5 Things NOT to Put On Your Resume Before Teaching Abroad
You are tap-tap-tapping away at your desktop, whiling away another afternoon in the office, working on projects that no longer fit into the “I’m feeling incredibly fulfilled by my work” category.
You have been at the company for years, and while you are proud of how you have progressed (promotions, baby!), and appreciate the level of work you are entrusted to complete, you no longer feel alive at work. Even the water cooler conversations have reached a new level of “dull.”
You read travel blogs in-between submitting expense reports, and find yourself losing minutes just scrolling through photo feeds from people who are living and working abroad. Suddenly, a quote fills your screen:
“There is no passion to be found playing small – in settling for a life that is less than the one you are capable of living.” — Nelson Mandela
Dang, that guy knows his stuff, huh?
It’s time to write your own story. It’s time to go out on a limb and live your best life. It’s time to transform your late night pretend flight bookings into the real thing. It’s time to teach abroad.
Get Your CV / Resume in Good Shape!
Like any good job seeker, you know you need to blow a little dust off the ol’ CV (or resume) and make sure it rightfully reflects all of your most recent professional accomplishments. Future TEFL employers do look at this document and do take it very seriously. So, how can you set yourself up for getting as many job offers as possible? Read on to learn five things NOT to put on your resume before teaching abroad.
Totally Irrelevant Info
We are glad you tended bar for years at your corner pub and that you were a grocery stock boy in high school. It is great that you swept up popcorn at the movie theater or that you were an executive assistant for the C suite of some big name firm. But how does that translate into your ability to successfully mold the young, soon to be English speaking minds of children around the world?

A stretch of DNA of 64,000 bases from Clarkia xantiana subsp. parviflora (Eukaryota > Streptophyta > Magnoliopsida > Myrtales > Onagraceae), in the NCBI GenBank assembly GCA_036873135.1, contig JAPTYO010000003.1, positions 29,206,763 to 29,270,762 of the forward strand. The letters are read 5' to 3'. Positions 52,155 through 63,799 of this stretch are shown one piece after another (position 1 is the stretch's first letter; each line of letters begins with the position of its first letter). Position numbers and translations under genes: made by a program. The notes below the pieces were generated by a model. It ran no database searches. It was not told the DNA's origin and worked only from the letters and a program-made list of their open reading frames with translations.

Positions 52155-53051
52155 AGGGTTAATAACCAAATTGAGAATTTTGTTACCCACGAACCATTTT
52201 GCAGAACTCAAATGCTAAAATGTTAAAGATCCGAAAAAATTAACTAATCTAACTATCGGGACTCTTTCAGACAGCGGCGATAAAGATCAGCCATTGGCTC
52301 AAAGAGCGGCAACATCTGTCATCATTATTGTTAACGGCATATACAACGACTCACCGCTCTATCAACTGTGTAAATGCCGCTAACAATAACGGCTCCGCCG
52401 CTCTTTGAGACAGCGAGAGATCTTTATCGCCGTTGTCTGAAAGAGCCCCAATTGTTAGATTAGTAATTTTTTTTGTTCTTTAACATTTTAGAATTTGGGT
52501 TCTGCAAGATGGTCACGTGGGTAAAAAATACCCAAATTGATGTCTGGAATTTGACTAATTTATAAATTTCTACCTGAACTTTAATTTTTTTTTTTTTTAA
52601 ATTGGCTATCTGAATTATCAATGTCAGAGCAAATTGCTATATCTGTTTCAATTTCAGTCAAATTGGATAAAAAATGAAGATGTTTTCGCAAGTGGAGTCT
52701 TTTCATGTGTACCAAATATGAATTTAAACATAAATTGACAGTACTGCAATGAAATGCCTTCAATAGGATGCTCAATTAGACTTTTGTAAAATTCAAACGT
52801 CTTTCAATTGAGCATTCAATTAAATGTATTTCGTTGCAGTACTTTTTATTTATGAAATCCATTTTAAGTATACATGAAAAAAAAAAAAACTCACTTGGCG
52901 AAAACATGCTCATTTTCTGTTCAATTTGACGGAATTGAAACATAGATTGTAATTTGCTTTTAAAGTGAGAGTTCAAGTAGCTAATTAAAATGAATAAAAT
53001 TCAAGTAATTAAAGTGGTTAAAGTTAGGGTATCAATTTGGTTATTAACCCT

Include your professional accomplishments, but always frame them as transferable skills to the classroom. There is more connection than you might imagine at first glance, but it is up to you to convince the hiring manager of these soft skills. Maybe mixing late night cocktails taught you how to handle nonstop madness (sound like a kindergarten classroom?). Perhaps refilling the produce aisle taught you the value of organization and preparedness (two key skills for lesson planning).
Get our gist? You essentially have one page to make your skills set shine — don’t leave it up to interpretation when you can instead convince me, person who is reviewing resumes, that you already have a head start on the skills necessary to succeed in the TEFL classroom.